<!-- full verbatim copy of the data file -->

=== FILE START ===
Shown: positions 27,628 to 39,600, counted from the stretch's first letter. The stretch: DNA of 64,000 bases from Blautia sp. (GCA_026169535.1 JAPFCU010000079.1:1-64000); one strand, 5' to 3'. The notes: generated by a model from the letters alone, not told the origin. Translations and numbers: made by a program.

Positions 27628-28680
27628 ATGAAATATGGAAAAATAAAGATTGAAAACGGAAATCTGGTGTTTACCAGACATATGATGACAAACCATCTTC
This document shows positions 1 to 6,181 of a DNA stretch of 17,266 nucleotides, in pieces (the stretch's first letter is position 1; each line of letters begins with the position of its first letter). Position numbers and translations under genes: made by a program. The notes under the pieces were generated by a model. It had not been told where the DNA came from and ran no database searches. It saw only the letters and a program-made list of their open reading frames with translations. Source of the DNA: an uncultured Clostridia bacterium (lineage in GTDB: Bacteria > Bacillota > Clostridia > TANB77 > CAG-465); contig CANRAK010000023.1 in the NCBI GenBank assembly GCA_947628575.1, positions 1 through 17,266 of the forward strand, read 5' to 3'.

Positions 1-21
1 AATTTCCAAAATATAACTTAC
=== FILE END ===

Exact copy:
Shown: positions 27,628 to 39,600, counted from the stretch's first letter. The stretch: DNA of 64,000 bases from Blautia sp. (GCA_026169535.1 JAPFCU010000079.1:1-64000); one strand, 5' to 3'. The notes: generated by a model from the letters alone, not told the origin. Translations and numbers: made by a program.

Positions 27628-28680
27628 ATGAAATATGGAAAAATAAAGATTGAAAACGGAAATCTGGTGTTTACCAGACATATGATGACAAACCATCTTC
This document shows positions 1 to 6,181 of a DNA stretch of 17,266 nucleotides, in pieces (the stretch's first letter is position 1; each line of letters begins with the position of its first letter). Position numbers and translations under genes: made by a program. The notes under the pieces were generated by a model. It had not been told where the DNA came from and ran no database searches. It saw only the letters and a program-made list of their open reading frames with translations. Source of the DNA: an uncultured Clostridia bacterium (lineage in GTDB: Bacteria > Bacillota > Clostridia > TANB77 > CAG-465); contig CANRAK010000023.1 in the NCBI GenBank assembly GCA_947628575.1, positions 1 through 17,266 of the forward strand, read 5' to 3'.

Positions 1-21
1 AATTTCCAAAATATAACTTAC